By now, you know exactly how the State of the Union under President Barack Obama will go. Select members of the Congressional Black Caucus will line up along the aisle seats, sticking out their arms with almost Gumby-like precision in order to secure an Obama handshake (as he both enters and leaves). Once Obama does approach the podium, we can look forward to an hour of Obama speaking, and subsequently, House Speaker John Boehner grimacing in all his orange glory.
The speech, more or less, reads as a wish list Republicans are sure to burn in effigy.
However, there was a noticeable shift in tone between this State of the Union and those that preceded it. It’s best explained by Obama’s own declaration: “The shadow of crisis has passed, and the State of the Union is strong.” It was supported by the claims: “Our unemployment rate is now lower than it was before the financial crisis. More of our kids are graduating than ever before; more of our people are insured than ever before; we are as free from the grip of foreign oil as we’ve been in almost 30 years.”
It reportedly is the shortest State of the Union Obama has given, but no less multi-layered.
Obama spoke of “middle class economics,” how they work, and how the country needs to continue to promote them. I personally find talks of the “middle class” a fairytale working class Americans prefer politicians tell them over and over again for the sake of comfort. In any event, use this as a means to tout the need for guaranteed paid sick leave and paid maternity leave, noting America is the only advanced country on the planet that provides neither.
Obama also called on Congress to raise the minimum wage and issued the following challenge to his Republican dissenters: “If you truly believe you could work full-time and support a family on less than $15,000 a year, go try it. If not, vote to give millions of the hardest-working people in America a raise.”
On higher education – particularly community college – Obama said he would soon reveal his plan to Congress to make “two years of college becomes as free and universal in America as high school is today.”
With respect to infrastructure, Obama pushed for more funds to be allocated so that America can boast “modern ports, stronger bridges, faster trains, and the fastest Internet.”
When it came to foreign policy, he said, “I call on this Congress to show the world that we are united in this mission by passing a resolution to authorize the use of force against ISIL.” Obama went on to praise the benefits of his hand in shifting America’s relationship with Cuba as well as returning to his promise to close Guantanamo Bay. He also advocated for greater protection against hackers.
Then came even more issues that made Republicans sit even more defiantly in silence: climate change, equal pay for women, and the progress of the marriage equality movement.
At one point, Obama stressed to those in the room about how great it would be for them to forget politics and to simply do the right thing. I imagine this is when just about everyone clocked out in order to start contemplating platforms for 2016.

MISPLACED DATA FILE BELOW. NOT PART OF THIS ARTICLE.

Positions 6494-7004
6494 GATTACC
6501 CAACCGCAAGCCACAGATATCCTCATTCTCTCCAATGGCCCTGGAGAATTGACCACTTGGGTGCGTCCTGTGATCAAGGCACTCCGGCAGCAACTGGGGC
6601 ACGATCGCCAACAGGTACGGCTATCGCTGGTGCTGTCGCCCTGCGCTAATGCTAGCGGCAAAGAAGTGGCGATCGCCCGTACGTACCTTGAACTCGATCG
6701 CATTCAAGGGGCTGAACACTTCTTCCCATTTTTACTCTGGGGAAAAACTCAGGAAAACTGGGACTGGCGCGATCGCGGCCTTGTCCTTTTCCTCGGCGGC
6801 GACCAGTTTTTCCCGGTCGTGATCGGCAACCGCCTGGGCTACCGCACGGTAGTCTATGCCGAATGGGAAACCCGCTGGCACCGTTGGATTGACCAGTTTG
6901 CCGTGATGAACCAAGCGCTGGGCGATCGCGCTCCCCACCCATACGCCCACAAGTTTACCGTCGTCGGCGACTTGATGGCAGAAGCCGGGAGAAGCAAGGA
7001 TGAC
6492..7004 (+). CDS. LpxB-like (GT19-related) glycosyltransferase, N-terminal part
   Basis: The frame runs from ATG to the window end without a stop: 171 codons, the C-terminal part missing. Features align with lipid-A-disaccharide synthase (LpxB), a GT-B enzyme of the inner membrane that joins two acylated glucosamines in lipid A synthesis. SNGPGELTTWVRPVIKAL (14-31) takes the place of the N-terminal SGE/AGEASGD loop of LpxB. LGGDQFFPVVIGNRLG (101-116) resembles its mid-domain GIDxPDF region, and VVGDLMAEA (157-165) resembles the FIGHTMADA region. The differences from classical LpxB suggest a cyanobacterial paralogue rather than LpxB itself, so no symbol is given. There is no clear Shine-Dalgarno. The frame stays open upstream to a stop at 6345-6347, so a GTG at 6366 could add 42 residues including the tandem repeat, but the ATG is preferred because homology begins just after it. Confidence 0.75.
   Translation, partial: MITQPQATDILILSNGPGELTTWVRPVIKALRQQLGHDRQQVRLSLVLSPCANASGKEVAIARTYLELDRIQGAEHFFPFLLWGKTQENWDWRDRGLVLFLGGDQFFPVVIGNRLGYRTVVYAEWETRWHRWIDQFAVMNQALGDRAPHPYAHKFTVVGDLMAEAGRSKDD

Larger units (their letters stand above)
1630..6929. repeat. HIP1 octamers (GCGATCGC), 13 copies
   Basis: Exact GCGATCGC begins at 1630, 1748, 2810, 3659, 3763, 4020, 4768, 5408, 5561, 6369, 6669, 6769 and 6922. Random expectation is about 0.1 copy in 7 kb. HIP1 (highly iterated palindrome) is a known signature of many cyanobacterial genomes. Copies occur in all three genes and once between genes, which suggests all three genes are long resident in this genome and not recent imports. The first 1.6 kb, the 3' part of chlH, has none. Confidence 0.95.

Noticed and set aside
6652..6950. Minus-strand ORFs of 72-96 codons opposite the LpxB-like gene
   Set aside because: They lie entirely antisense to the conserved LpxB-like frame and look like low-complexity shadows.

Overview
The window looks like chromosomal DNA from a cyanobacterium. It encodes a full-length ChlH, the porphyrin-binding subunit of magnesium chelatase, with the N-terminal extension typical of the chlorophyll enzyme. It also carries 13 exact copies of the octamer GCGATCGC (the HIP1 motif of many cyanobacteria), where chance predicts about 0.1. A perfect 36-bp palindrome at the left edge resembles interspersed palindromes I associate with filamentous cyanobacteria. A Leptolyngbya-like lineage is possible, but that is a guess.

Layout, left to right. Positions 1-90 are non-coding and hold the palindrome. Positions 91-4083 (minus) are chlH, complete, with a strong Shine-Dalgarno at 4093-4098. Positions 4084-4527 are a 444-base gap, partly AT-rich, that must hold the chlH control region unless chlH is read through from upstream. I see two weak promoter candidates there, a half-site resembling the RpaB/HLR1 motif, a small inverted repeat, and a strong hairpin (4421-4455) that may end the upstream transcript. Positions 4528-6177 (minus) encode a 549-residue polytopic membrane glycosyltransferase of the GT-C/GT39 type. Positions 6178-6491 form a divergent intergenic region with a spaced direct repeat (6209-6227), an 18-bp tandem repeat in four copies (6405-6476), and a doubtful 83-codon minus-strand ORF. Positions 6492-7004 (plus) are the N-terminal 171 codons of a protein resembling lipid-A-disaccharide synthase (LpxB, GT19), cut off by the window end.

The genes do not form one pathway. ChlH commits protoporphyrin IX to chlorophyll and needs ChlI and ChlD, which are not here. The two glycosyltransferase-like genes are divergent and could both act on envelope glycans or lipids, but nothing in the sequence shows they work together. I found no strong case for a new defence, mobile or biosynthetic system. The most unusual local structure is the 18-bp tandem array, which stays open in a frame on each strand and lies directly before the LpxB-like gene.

This was a nice speech with many sound ideas, but the only one that Republicans will likely get behind centers on bombing ISIL. Republicans collectively still find gays icky, women wanting equal pay for equal work whiny, and climate change to be a figment of Al Gore’s imagination.
Still, there was one portion of the speech that stood out in particular as Obama directly mentioned Ferguson:
We may have different takes on the events of Ferguson and New York. But surely we can understand a father who fears his son can’t walk home without being harassed. Surely we can understand the wife who won’t rest until the police officer she married walks through the front door at the end of his shift. Surely we can agree it’s a good thing that for the first time in 40 years, the crime rate and the incarceration rate have come down together, and use that as a starting point for Democrats and Republicans, community leaders and law enforcement, to reform America’s criminal justice system so that it protects and serves us all.
It was good to hear this reference, though I’m troubled by the false equivalence presented with it. A Father’s fear for his Black son being persecuted by law enforcement is not the same as a wife’s worry about her husband cop coming home. And while we’re at it, this sounds rather patriarchal. Even so, at least he mentioned it, although it would’ve been more powerful to hear Obama say “Black lives matter.”
Maybe we’ll get that at his final State of the Union. Oh, as for the official Republican response to the State of the Union, delivered by new Iowa Senator Joni Ernst: She’s basically what Sarah Palin could be like if she had the discipline to stay on script and read her study materials.
She didn’t bore us to death like Bobby Jindal nor did she decide to randomly gulp down a liter of water in the middle of her remarks like Marco Rubio. A star is born?
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